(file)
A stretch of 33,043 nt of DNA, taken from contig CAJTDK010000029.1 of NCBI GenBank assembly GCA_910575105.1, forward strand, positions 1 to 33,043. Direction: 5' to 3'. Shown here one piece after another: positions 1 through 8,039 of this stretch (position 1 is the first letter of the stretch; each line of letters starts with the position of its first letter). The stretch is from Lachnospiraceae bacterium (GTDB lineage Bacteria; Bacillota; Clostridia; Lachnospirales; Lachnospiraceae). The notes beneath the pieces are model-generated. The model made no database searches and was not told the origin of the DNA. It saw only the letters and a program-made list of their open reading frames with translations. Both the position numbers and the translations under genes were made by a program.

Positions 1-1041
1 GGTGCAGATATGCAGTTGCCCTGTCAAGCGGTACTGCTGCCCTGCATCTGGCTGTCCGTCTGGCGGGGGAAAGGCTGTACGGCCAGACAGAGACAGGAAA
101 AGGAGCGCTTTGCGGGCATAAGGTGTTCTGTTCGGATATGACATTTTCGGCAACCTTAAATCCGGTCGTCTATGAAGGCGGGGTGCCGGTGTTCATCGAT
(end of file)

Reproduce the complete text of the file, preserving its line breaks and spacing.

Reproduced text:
A stretch of 33,043 nt of DNA, taken from contig CAJTDK010000029.1 of NCBI GenBank assembly GCA_910575105.1, forward strand, positions 1 to 33,043. Direction: 5' to 3'. Shown here one piece after another: positions 1 through 8,039 of this stretch (position 1 is the first letter of the stretch; each line of letters starts with the position of its first letter). The stretch is from Lachnospiraceae bacterium (GTDB lineage Bacteria; Bacillota; Clostridia; Lachnospirales; Lachnospiraceae). The notes beneath the pieces are model-generated. The model made no database searches and was not told the origin of the DNA. It saw only the letters and a program-made list of their open reading frames with translations. Both the position numbers and the translations under genes were made by a program.

Positions 1-1041
1 GGTGCAGATATGCAGTTGCCCTGTCAAGCGGTACTGCTGCCCTGCATCTGGCTGTCCGTCTGGCGGGGGAAAGGCTGTACGGCCAGACAGAGACAGGAAA
101 AGGAGCGCTTTGCGGGCATAAGGTGTTCTGTTCGGATATGACATTTTCGGCAACCTTAAATCCGGTCGTCTATGAAGGCGGGGTGCCGGTGTTCATCGAT